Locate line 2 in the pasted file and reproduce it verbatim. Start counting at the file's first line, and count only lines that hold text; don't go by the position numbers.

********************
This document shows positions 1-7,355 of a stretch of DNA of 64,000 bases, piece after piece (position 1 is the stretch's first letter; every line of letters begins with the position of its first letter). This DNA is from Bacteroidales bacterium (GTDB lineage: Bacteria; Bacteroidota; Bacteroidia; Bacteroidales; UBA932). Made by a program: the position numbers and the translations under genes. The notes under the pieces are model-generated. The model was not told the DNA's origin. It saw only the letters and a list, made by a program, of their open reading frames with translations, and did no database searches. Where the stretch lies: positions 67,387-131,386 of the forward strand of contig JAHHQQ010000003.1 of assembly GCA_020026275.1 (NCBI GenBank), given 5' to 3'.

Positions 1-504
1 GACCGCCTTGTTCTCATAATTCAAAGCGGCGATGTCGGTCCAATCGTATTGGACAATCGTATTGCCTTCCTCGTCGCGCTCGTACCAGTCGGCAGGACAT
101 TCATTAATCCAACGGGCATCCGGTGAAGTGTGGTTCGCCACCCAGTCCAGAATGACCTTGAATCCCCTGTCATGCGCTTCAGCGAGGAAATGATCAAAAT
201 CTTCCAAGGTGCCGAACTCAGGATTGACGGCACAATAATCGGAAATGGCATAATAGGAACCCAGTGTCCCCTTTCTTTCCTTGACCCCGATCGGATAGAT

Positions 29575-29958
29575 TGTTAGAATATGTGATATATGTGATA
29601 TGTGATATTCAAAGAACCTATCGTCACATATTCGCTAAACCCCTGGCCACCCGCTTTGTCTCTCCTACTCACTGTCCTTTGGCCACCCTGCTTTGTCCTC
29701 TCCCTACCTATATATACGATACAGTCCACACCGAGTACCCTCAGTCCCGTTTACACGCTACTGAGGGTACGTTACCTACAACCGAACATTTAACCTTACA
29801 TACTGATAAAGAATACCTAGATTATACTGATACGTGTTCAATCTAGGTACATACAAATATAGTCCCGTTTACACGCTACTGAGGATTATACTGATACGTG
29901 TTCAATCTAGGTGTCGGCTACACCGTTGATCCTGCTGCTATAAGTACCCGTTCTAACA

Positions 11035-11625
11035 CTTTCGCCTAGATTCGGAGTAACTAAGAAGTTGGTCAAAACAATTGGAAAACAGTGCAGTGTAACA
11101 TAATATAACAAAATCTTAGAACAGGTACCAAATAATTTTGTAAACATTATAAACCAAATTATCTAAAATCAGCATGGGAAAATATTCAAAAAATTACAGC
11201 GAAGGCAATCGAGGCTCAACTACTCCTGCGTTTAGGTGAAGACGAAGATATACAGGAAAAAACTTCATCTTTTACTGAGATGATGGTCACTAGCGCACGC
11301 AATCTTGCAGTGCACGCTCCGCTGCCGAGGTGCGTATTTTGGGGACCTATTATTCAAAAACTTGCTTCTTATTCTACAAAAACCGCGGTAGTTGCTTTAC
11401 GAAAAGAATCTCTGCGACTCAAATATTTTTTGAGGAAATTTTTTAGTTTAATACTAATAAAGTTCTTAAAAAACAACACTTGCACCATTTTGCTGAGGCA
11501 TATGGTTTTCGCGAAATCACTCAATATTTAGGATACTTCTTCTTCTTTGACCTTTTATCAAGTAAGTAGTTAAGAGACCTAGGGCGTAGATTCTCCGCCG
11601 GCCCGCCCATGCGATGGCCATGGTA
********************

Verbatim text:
Positions 1-504